reddit’s top 25 favorite Android games in GIFs

Monument Valley, Super Hexagon, BADLAND, Pixel Dungeon, Threes!, and heaps more. As voted by /r/AndroidGaming in Summer 2014


This post was originally published on the Appszoom blog.


The Appszoom editors spend more time on reddit than we should probably admit. It’s one of the ways we take the pulse of the internet. It’s also where we get lost looking at GIFs of cats (whoops).

I’m subscribed to /r/AndroidGaming, which helps me keep track of upcoming and popular titles by and for redditors. They tend to be slightly more basement-geek than me, but they inevitably sniff out some real gems that the app stores miss. They just came out with their list of the best from this summer, and the only thing lacking… was GIFs.

Voilà: here’s Appszoom GIFs of the top 25 best Android games according to reddit (as of Summer 2014).


1. Monument Valley

Monument Valley deserves every little bit of buzz it gets. It made our list of Best iOS Games of 2014 Q2, plus our list of Best iPad Games for Non-Gamers. But enough about accolades. It’s a beautiful, Escher-esque journey of joyful discovery, suitable for all ages and backgrounds. A true revelation in the world of mobile gaming.

Check out the full review (9.4/10)


2. Super Hexagon

Infuriatingly brilliant. Is there a word to express this yet? Infrilliant? Linguistic shortcomings aside, the best apps often fall into this category, and Super Hexagon may be the best example yet. Move the triangle around the hexagon so that it avoids getting smashed by the falling blocks. That’s it. Left and right. A little faster now. Now faster. Now — ohhwaitnononono DAMN NOT AGAIN. Where’s that retry button.

Check out the full review (8.3/10)


3. The Room Two

Everyone thinks they loved Myst, but really, it was just needlessly difficult puzzles set on a beautiful island (and those two brothers never shut up, either). The Room Two is far better, from a perspective of both general fun and time investment/reward.

It’s a classy 3D puzzler in which interaction with objects feels natural. The rich unfolding storyline will keep you turning the puzzles over in your head long after you’ve put your device away. The visual and audio design are gorgeous and spooky, making it ideal either for your next car trip or for sneaking under the covers with you at night.

Check out the full review (9.3/10)


4. Threes!

Here you are, folks, the one and only Threes! Regardless of whether you’ve played one of many knock-offs, you should really give the original a go – it’s filled with thoughtful little details that render the experience both addictive and adorable. Smush alike blocks into each other to add them together, aiming for the highest sum possible before filling up the screen.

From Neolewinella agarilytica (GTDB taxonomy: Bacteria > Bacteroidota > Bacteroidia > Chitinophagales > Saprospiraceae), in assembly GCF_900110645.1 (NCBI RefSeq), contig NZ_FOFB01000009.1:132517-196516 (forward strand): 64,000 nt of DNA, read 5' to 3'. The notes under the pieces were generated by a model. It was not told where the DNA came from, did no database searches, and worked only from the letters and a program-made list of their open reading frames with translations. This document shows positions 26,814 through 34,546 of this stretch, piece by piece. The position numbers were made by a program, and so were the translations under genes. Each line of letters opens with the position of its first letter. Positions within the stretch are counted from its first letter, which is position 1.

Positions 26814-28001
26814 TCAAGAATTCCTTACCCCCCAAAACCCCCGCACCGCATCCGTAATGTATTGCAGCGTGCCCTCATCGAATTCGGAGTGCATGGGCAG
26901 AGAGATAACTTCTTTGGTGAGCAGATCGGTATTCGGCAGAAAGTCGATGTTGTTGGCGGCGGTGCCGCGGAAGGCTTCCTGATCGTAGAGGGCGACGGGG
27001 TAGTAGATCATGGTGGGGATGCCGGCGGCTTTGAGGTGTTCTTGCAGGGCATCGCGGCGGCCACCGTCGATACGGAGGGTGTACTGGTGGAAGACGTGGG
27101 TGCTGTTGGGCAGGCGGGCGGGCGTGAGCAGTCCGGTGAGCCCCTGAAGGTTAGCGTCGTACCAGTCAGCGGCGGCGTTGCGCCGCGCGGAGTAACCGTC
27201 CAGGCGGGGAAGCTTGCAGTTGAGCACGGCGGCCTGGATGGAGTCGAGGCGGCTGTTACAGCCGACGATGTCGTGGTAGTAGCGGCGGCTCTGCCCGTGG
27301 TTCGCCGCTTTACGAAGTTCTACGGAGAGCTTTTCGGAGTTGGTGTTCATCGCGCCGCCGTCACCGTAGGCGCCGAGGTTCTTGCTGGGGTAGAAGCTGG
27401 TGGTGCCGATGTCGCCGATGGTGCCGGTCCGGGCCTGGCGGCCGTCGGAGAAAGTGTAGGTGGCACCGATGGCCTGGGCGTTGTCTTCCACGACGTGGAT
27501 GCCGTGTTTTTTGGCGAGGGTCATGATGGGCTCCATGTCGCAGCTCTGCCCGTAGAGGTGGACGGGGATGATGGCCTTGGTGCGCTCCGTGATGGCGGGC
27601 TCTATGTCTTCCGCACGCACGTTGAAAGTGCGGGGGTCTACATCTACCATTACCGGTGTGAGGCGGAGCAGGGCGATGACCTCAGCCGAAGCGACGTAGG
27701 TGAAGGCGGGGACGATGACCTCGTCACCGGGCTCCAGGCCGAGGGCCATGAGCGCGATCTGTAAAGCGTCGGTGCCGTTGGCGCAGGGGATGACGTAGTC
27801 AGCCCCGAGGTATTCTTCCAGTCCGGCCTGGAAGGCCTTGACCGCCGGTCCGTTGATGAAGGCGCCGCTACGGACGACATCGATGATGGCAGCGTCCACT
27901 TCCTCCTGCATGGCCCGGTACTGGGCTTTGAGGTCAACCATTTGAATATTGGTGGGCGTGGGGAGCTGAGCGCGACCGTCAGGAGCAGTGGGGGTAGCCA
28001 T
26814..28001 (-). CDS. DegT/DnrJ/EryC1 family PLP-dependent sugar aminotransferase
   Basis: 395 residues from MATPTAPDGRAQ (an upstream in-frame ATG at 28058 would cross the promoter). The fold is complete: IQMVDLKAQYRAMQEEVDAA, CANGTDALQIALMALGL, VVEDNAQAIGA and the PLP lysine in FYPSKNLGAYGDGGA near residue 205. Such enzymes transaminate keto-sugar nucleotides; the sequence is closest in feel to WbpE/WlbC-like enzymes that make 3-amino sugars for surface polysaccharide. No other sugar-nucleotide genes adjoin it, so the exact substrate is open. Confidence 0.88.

Check out the full review (7.4/10)


5. BADLAND

BADLAND was one of the very first mobile titles I ever reviewed, and I recall being blown away by how clever and unique it was. Control a misshapen flying clone (seriously, he looks like an afro with stunted wings) with just one tap, bumbling through levels ripe with silhouetted traps. Some will require you to shrink, some to blow up huge, others to become sticky, still others to multiply yourself tenfold. There are a zillion weird and wonderful levels, and, would you believe it, it’s free.

Check out the full review (9.0/10)


6. Hitman GO

Hitman GO plonks you down in suburbia as Agent 47, a sneaky man with a gun. You gotta take out all your targets, but if they see you first, you’re a dead duck – so sneak around the neighborhood avoiding gazes and shooting folks in the back. Difficulty ramps up as you go along, of course, and the challenges become more complex.

It’s related to a video game series, but I know nothing about that so won’t write about it further.

Check out the full review (8.1/10)


7. Spaceteam

Spaceteam is just as innovative as the aforementioned Monument Valley. Oh yeah, definitely going there. Here’s the deal: you have to play with at least one other person, and you have to be in the same room, because it’s a cooperative shouting game. You’re collectively in charge of running a spaceship, so each person’s device displays a number of controls with thoroughly ridiculous names. You’ll get instructions on your screen for other crew members to follow, so you’ll have to use your big people words to yell it out across the room if you want to avoid crashing. It’s inevitably chaotic and thoroughly hilarious. It goes great with beers.

Yes, I am fully aware our GIF for Spaceteam is in Spanish. Honestly, that just made it funnier.

Check out the full review (7.0/10)


8. Knights of Pen & Paper +1

If ever you’ve owned dice with more than six sides, you need to stop reading and download Knights of Pen & Paper +1 immediately. It’s an homage to roleplayers everywhere, an RPG of an RPG, just enough tongue-in-check irony to give a nod to the in-crowd but certainly far from parody. Line up your geekoid crowd (the Pizza Guy, your little brother, etc etc) and get to rolling; the DM will guide you through the world of baddies and treasure as it unfolds before you, just like it did in your imaginations down in mom’s basement.